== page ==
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Sökning: WFRF:(Gallo Valentina)

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1.
  • Frisoni, Giovanni B., et al. (författare)
  • Strategic roadmap for an early diagnosis of Alzheimer's disease based on biomarkers
  • 2017
  • Ingår i: The Lancet Neurology. - Lancet Ltd. - 1474-4422. ; 16:8, s. 661-676
  • Forskningsöversikt (refereegranskat)abstract
    • The diagnosis of Alzheimer's disease can be improved by the use of biological measures. Biomarkers of functional impairment, neuronal loss, and protein deposition that can be assessed by neuroimaging (ie, MRI and PET) or CSF analysis are increasingly being used to diagnose Alzheimer's disease in research studies and specialist clinical settings. However, the validation of the clinical usefulness of these biomarkers is incomplete, and that is hampering reimbursement for these tests by health insurance providers, their widespread clinical implementation, and improvements in quality of health care. We have developed a strategic five-phase roadmap to foster the clinical validation of biomarkers in Alzheimer's disease, adapted from the approach for cancer biomarkers. Sufficient evidence of analytical validity (phase 1 of a structured framework adapted from oncology) is available for all biomarkers, but their clinical validity (phases 2 and 3) and clinical utility (phases 4 and 5) are incomplete. To complete these phases, research priorities include the standardisation of the readout of these assays and thresholds for normality, the evaluation of their performance in detecting early disease, the development of diagnostic algorithms comprising combinations of biomarkers, and the development of clinical guidelines for the use of biomarkers in qualified memory clinics.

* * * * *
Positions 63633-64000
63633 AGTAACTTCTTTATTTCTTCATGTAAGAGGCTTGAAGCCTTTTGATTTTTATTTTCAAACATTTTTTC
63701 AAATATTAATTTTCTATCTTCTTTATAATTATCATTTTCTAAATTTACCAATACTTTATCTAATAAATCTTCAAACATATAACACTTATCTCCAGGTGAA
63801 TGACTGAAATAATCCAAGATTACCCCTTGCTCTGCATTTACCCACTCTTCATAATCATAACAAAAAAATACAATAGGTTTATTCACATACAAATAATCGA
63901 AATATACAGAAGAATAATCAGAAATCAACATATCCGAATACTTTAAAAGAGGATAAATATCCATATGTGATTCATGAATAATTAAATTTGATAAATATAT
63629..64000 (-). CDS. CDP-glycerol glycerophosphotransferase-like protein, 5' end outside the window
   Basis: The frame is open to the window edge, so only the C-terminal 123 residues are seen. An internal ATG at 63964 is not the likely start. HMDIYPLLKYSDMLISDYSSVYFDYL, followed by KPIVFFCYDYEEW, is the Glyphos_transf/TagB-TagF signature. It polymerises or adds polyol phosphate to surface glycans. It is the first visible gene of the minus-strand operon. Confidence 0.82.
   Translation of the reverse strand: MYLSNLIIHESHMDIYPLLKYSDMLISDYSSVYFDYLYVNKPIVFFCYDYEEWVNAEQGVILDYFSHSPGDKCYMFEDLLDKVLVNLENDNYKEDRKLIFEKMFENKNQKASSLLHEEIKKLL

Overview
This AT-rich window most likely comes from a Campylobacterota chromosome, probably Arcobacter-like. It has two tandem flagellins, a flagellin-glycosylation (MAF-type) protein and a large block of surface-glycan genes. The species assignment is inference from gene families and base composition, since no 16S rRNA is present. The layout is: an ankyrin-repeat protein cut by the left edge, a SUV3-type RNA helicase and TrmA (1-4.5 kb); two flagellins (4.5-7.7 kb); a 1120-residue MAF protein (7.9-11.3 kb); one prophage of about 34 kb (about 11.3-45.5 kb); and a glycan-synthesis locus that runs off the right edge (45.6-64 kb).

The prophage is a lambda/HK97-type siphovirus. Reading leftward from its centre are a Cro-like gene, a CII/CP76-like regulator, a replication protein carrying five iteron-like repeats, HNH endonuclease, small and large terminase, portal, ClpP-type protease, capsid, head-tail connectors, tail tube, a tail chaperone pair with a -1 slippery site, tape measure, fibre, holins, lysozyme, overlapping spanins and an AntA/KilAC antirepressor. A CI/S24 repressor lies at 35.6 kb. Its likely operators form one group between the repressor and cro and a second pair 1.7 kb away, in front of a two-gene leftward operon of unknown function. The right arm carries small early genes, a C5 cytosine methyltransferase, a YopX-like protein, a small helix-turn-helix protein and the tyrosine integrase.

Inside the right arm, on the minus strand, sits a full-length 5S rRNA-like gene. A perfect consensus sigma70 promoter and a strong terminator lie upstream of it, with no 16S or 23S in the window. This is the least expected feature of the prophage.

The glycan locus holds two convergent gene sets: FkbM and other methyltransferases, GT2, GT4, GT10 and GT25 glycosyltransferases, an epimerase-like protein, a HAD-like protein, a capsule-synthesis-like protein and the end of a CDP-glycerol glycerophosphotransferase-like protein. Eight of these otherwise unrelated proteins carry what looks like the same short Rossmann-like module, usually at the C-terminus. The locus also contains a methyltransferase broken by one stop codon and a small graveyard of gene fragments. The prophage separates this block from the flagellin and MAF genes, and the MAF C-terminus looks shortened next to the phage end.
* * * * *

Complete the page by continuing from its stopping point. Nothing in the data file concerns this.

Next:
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2.
  • Abbas, Sascha, et al. (författare)
  • Dietary intake of vitamin D and calcium and breast cancer risk in the European prospective investigation into cancer and nutrition
  • 2013
  • Ingår i: Nutrition and Cancer. - Taylor & Francis. - 0163-5581. ; 65:2, s. 178-187
  • Tidskriftsartikel (refereegranskat)abstract
    • Studies assessing the effects of vitamin D or calcium intake on breast cancer risk have been inconclusive. Furthermore, few studies have evaluated them jointly. This study is the largest so far examining the association of dietary vitamin D and calcium intake with breast cancer risk in the European Prospective Investigation into Cancer and Nutrition. During a mean follow-up of 8.8 yr, 7760 incident invasive breast cancer cases were identified among 319,985 women. Multivariable Cox proportional hazards regression was used to estimate hazard ratios (HR) and 95% confidence intervals (CI) for pre- and postmenopausal breast cancer risk. Comparing the highest with the lowest quintile of vitamin D intake, HR and 95% CI were 1.07 (0.87-1.32) and 1.02 (0.90-1.16) for pre- and postmenopausal women, respectively. The corresponding HR and 95% CIs for calcium intake were 0.98 (0.80-1.19) and 0.90 (0.79-1.02), respectively. For calcium intake in postmenopausal women, the test for trend was borderline statistically significant (P(trend) = 0.05). There was no significant interaction between vitamin D and calcium intake and cancer risk (P(interaction) = 0.57 and 0.22 in pre- and postmenopausal women, respectively). In this large prospective cohort, we found no evidence for an association between dietary vitamin D or calcium intake and breast cancer risk.